Lara: Eat, Pray, Love author Elizabeth Gilbert wants you to be happy—and in Big Magic, she shares ingredients that cook up joy, fulfillment, and maybe a life with less regrets. Writers, artists, and other creative folks might find solace in Gilbert’s words, and even learn to relax in common situations, such as when ideas go unrealized, or worse, when the very same ones later come to life in someone else’s hands. Big Magic addresses how to handle such issues and more, delivering encouragement and even specific tips, like how to “talk to” fear. If you’re not of artistic persuasion, Big Magic has delights for you, too. Gilbert argues that happiness comes by “…living a life that is driven more strongly by curiosity than by fear,” and with her personable voice and delivery—she makes it seem possible. As a writer, I particularly enjoyed Big Magic’s multiple anecdotes on creativity, including the stories of how Gilbert came to write—and sometimes let go of—her books. Some of her views might seem slightly controversial, for example that ideas come from a greater collective of sorts, and perhaps a genius, not our own. Or you may not believe what Gilbert makes “magic” out to be. (I’d like to think it’s the delicious possibility Gilbert makes it seem.) At the very least, Big Magic might inspire you to live a freer, happier life. And to be sure—there’s nothing wrong with that.
Big Little Lies
Lyndsey: I knew I wouldn’t sleep a wink on my 12-hour flight, so I turned to Big Little Lies, looking for a captivating, funny, and suspenseful listen to get me through the trip. As a huge fan of Liane Moriarty’s What Alice Forgot, I was hoping for more of her complex characters who dish out juicy gossip and get embroiled in family turmoil. Big Little Lies gave me all that, plus a side of murder.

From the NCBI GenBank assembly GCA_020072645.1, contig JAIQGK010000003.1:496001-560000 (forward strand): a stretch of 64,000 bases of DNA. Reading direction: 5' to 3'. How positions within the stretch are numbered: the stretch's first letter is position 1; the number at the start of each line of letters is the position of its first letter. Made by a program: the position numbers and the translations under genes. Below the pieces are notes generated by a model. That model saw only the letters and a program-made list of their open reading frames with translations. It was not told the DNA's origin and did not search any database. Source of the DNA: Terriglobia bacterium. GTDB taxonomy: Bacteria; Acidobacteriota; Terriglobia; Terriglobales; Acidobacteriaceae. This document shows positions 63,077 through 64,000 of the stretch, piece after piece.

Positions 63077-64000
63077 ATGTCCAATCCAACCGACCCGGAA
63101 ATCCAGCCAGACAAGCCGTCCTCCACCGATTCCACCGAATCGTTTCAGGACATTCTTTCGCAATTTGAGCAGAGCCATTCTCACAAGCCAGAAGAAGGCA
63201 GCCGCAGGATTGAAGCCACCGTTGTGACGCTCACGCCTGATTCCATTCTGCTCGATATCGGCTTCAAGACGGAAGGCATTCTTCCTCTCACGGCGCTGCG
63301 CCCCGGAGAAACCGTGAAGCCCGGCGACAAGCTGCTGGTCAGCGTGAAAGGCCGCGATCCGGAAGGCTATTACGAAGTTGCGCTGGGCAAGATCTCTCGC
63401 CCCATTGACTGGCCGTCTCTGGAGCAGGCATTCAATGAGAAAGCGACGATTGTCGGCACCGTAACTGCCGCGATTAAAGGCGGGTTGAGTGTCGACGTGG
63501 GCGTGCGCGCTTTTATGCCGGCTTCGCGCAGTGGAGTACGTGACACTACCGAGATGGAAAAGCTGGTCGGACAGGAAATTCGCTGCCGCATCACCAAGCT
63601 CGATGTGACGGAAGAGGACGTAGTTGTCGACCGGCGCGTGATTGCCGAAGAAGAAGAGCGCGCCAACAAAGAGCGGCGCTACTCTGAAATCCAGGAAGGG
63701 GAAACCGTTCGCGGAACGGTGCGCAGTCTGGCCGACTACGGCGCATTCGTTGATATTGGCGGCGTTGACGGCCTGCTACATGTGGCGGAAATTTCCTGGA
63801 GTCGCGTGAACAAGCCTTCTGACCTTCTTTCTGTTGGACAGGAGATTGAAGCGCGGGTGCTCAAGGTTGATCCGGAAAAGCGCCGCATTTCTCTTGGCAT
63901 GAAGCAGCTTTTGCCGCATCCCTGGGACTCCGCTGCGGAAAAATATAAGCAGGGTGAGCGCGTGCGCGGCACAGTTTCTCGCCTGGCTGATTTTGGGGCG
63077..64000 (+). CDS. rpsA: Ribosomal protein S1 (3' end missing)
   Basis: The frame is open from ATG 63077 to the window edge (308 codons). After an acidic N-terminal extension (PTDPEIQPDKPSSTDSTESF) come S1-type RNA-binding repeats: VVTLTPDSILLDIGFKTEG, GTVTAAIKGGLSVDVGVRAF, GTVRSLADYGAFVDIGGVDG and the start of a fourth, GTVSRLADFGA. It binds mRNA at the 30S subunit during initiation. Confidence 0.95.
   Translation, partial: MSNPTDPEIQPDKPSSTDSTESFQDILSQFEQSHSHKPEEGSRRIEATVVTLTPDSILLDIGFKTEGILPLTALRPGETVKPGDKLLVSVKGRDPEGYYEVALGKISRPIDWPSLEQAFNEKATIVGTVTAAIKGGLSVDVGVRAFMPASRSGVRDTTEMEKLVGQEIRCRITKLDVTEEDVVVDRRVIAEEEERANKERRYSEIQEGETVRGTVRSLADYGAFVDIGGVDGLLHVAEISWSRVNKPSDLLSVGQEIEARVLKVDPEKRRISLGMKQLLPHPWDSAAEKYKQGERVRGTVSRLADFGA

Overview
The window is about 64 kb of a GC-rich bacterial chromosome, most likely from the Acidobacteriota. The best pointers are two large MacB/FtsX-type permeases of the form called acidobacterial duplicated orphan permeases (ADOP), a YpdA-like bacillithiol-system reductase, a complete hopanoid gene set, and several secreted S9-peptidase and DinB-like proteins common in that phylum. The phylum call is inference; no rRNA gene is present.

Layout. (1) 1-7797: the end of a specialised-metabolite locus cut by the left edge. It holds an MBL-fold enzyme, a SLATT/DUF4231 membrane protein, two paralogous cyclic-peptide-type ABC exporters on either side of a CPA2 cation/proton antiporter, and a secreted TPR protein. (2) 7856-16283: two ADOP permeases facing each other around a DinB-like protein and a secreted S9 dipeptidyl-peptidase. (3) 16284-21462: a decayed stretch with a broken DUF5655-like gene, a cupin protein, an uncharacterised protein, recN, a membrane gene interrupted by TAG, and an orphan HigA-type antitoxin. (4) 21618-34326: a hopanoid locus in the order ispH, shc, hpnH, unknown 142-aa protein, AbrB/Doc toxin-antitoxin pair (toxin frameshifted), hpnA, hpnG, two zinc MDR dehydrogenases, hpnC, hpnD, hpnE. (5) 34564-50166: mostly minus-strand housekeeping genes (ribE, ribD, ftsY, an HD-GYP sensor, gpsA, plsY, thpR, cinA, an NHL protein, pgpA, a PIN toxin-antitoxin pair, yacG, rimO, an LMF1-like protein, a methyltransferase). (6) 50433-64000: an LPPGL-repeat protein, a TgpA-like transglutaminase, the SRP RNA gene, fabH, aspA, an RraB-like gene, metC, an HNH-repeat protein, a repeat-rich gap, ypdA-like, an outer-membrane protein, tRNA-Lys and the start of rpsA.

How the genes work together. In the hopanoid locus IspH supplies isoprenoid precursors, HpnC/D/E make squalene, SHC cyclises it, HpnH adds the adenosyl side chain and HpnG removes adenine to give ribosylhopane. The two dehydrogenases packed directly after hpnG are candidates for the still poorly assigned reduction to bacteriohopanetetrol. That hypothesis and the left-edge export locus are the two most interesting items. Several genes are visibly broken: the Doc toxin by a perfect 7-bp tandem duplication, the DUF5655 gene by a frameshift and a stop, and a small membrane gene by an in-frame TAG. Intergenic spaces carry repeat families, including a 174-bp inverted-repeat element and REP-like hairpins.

Moriarty’s novel centers around three powerful women who all have children entering kindergarten. There’s Madeline, the strong, fearless leader; Celeste, the breathtaking beauty who appears to have the picture-perfect husband and admittedly not-so-perfect rowdy twin boys; and Jane, the new-to-town single mother who instantly becomes the center of the Pirriwee Public School witch hunt. Kindergarten, with its campus politics that escalate to affairs, scandal, and the aforementioned murder, turns out to be too difficult even for seasoned veteran Madeline.
Don’t judge a book by its cover. The grass isn’t always greener. We’ve heard the cliches over and over, but Big Little Lies is a fresh, brilliant look at the complicated dynamics that are often lurking just below the carefully painted facade of our lives.
The Walls Around Us
Ashley: The Walls Around Us is just as haunting and darkly beautiful and torturously lonely as its title and cover hinted it would be. This is going to sound super strange, but I’m fascinated with stories that engage with the issue of walls—metaphorical, physical, illusionary, or otherwise. Two of my favorite songs—“Walls” by Sultan + Shepard and “I Promise You Walls” by Shiny Toy Guns—capture the duplicitous nature of walls in a soul-crushing way, which is all I could think about when I started reading Nova Ren Suma’s novel. Walls can keep you safe. Walls can create a prison. Walls have a permanence that reassures us, keeps us sturdy. Walls have a permanence that only crumbles slowly, like our sanity when we’re trapped within. Walls can look pretty on one side but not the other. Walls help us block out what we don’t want to see. These are the disheartening truths The Walls Around Us tackles through the story of three girls caught up in murders and other mysteries. Two of them long to escape the confines of a juvenile correctional facility, while the other is a ballet dancer who’s bound for Juilliard yet can’t escape the guilt she feels after that one bloody night. It’s hard to discuss anything concrete about this book without spoilers, but I can say it features some of the most provocative unreliable narration I’ve ever read.